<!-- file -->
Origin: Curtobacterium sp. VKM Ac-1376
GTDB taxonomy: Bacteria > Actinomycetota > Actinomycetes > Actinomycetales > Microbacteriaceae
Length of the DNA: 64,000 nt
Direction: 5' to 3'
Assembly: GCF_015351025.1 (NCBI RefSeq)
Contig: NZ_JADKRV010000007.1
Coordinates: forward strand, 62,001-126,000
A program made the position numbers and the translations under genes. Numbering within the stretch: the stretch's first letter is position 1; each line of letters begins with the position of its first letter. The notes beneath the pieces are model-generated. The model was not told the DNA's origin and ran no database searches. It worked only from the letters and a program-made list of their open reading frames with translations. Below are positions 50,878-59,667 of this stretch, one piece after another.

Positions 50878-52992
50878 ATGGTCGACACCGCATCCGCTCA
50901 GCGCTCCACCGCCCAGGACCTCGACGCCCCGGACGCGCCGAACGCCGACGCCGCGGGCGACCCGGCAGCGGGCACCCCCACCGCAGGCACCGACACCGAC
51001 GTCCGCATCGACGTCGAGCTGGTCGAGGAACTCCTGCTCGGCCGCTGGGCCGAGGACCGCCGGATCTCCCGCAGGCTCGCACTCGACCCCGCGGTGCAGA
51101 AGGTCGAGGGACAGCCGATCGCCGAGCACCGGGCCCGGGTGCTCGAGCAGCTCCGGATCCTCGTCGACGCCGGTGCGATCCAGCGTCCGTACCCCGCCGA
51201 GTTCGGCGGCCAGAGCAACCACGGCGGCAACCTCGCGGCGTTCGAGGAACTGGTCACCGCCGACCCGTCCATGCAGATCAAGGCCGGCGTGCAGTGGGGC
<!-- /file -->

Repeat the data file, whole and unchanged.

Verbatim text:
Origin: Curtobacterium sp. VKM Ac-1376
GTDB taxonomy: Bacteria > Actinomycetota > Actinomycetes > Actinomycetales > Microbacteriaceae
Length of the DNA: 64,000 nt
Direction: 5' to 3'
Assembly: GCF_015351025.1 (NCBI RefSeq)
Contig: NZ_JADKRV010000007.1
Coordinates: forward strand, 62,001-126,000
A program made the position numbers and the translations under genes. Numbering within the stretch: the stretch's first letter is position 1; each line of letters begins with the position of its first letter. The notes beneath the pieces are model-generated. The model was not told the DNA's origin and ran no database searches. It worked only from the letters and a program-made list of their open reading frames with translations. Below are positions 50,878-59,667 of this stretch, one piece after another.

Positions 50878-52992
50878 ATGGTCGACACCGCATCCGCTCA
50901 GCGCTCCACCGCCCAGGACCTCGACGCCCCGGACGCGCCGAACGCCGACGCCGCGGGCGACCCGGCAGCGGGCACCCCCACCGCAGGCACCGACACCGAC
51001 GTCCGCATCGACGTCGAGCTGGTCGAGGAACTCCTGCTCGGCCGCTGGGCCGAGGACCGCCGGATCTCCCGCAGGCTCGCACTCGACCCCGCGGTGCAGA
51101 AGGTCGAGGGACAGCCGATCGCCGAGCACCGGGCCCGGGTGCTCGAGCAGCTCCGGATCCTCGTCGACGCCGGTGCGATCCAGCGTCCGTACCCCGCCGA
51201 GTTCGGCGGCCAGAGCAACCACGGCGGCAACCTCGCGGCGTTCGAGGAACTGGTCACCGCCGACCCGTCCATGCAGATCAAGGCCGGCGTGCAGTGGGGC